Merryn's Blog

Who’s really to blame for the BHS pension black hole

It might not look good for Philip Green to take £400m in dividends while BHS and its pension scheme goes under. But he couldn’t have foreseen the deficit, and isn’t to blame, says Merryn Somerset Webb.


OK, my final post on BHS (for now, anyway). I said in the posts below that 1) it isn't a given that firms with pension fund deficits should cancel their dividend payments to shareholders and 2) it wasn't the pension fund deficit that brought down BHS it was a combo of the bonkers level of debt it was carrying and the crappy market it was operating in.

Read those two, and you might think that there is no reason for Philip Green to have to stump up a pile of what he will now consider his (or his wife's) cash to help out the Pension Protection Fund (which has to take on the BHS pension fund liabilities). But it isn't that simple if it were would Green have already offered to contribute £80m to the rescue fund?

Subscribe to MoneyWeek

Become a smarter, better informed investor with MoneyWeek.

Clearly, he recognises that hanging out on super yachts in Monaco while appearing in the Sunday Times rich list with a fortune of £3.2bn isn't a good look when a company he took £400m-odd out of is on its way into administration.

No wonder the regulator has announced an investigation. Will it find anything? I have a feeling that it won't that unless it can prove that Green's sale and leaseback deals and the like were underhand ways of withdrawing cash from BHS, it will end up taking the £80m and being reasonably happy with that.

Advertisement - Article continues below

When BHS last paid out a dividend in 2004, UK interest rates were 4.75% and rising (to 5.75% by mid-2007). There was no thought absolutely no thought at all that rates might ever fall to 0.5% and stay there. None.

So there would have been no thought given to the pension fund either (remember that the trustees could have complained to the regulator at any time if they felt at risk they didn't).

Green's debt might have destroyed BHS which is really bad but I can't see how he can be accused of intentionally neglecting his duties to the pension fund on the basis that when he paid out the dividend he probably didn't think he had any. We can't surely get into the business of making shareholders pay back dividends if things go wrong in the years after they have banked the cash?

That said, politics works on outrage these days, so the vilification of Green over the pension fund might be something for all CEOs and owners to keep an eye on: super low interest rates have delivered the death blow to our defined-benefit pension system, but when they collapse it isn't the Bank of England that will get the blame (and the investigations). It will be the corporate fat cats and of course the pension trustees who everyone will say should have been tougher on them earlier.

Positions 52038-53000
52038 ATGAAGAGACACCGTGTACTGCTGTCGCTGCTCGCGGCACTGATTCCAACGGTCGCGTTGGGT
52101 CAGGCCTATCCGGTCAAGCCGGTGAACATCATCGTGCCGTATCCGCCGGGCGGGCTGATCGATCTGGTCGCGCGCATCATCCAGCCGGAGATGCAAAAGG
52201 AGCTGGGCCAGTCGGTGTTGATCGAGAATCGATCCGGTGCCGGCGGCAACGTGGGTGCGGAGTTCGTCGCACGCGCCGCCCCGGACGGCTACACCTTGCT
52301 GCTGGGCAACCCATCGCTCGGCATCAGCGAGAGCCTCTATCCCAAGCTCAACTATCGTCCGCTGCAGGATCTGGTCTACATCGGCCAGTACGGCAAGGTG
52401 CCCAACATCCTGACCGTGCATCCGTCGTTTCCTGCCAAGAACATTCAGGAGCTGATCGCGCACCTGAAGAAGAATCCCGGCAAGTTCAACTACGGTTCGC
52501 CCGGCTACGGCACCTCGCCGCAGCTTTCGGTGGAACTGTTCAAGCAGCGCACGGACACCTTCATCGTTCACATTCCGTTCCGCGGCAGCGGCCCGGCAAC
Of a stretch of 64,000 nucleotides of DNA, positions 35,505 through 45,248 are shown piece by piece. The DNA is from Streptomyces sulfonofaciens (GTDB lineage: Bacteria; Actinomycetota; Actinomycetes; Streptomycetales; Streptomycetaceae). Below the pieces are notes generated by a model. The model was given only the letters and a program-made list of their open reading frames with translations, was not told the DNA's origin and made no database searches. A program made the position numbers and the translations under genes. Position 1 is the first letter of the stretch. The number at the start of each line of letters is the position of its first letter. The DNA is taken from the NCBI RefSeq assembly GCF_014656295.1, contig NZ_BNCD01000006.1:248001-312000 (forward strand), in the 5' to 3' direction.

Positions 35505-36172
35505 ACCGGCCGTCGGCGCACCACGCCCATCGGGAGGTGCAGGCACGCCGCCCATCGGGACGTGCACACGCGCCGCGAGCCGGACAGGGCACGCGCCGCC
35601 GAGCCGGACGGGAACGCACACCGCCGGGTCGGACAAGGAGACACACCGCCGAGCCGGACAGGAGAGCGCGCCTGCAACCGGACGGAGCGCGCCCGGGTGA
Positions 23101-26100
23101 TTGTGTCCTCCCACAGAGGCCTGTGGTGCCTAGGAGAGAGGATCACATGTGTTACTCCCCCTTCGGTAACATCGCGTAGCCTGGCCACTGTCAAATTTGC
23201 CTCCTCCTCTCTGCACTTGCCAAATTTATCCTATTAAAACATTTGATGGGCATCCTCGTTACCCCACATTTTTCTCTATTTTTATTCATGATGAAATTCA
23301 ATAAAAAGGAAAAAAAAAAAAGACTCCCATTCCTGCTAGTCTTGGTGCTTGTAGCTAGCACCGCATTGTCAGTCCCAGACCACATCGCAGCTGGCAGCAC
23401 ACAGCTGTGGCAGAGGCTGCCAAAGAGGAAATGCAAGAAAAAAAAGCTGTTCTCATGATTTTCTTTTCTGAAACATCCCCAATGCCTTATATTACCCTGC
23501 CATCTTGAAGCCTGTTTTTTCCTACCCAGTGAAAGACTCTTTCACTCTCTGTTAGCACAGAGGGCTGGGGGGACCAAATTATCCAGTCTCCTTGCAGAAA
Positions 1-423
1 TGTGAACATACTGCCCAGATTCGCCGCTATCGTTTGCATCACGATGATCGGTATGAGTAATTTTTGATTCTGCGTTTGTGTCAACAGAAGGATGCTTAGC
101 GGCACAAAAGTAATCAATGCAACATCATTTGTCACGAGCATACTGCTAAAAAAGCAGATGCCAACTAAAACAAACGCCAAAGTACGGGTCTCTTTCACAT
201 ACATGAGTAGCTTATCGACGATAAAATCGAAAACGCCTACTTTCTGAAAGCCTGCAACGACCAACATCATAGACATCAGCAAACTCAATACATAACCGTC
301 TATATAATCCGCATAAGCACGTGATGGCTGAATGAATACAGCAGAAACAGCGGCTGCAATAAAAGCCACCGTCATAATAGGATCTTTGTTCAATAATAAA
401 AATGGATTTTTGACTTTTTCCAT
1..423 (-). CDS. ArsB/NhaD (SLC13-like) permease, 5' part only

It's all just one more way monetary madness is destroying our world.




How long can the good times roll?

Despite all the doom and gloom that has dominated our headlines for most of 2019, Britain and most of the rest of the developing world is currently en…
19 Dec 2019
Stock markets

The British equity market is shrinking

British startups are abandoning public stockmarkets and turning to deep-pocketed Silicon Valley venture capitalists for their investment needs.
8 Nov 2019

Beyond the Brexit talk, the British economy isn’t doing too badly

The political Brexit pantomime aside, Britain is in pretty good shape. With near-record employment, strong wage growth and modest inflation, there is …
17 Oct 2019
Personal finance

Companies cut back on their pensions bills

Britvic is the latest firm hoping a cheaper inflation index will cut pension costs. David Prosser reports.
28 Aug 2019

Most Popular


Thousands of pensioners are set to lose £3,500 a year

Around 11,000 pensioners in receipt of the “adult dependants’ addition” will lose up to £70 a week from their state pension.
27 Jan 2020
Investment strategy

The coronavirus is scary – but it's irrelevant to your investments

The spread of the coronavirus is causing alarm around the world. And, while it could be a serious short-term threat to human health, it’s not somethin…
24 Jan 2020

Want to make money in 2020? Gold and silver are looking like a good bet

If you want to make money from investing, says Dominic Frisby, it’s simple: find a bull market and go long. And in 2020 gold and silver are in a bull …
22 Jan 2020

How Putin's cronyism is strangling Russia

Russia's vast population and wealth of resources should be boosting growth. There’s one man holding it back: Vladimir Putin
27 Jan 2020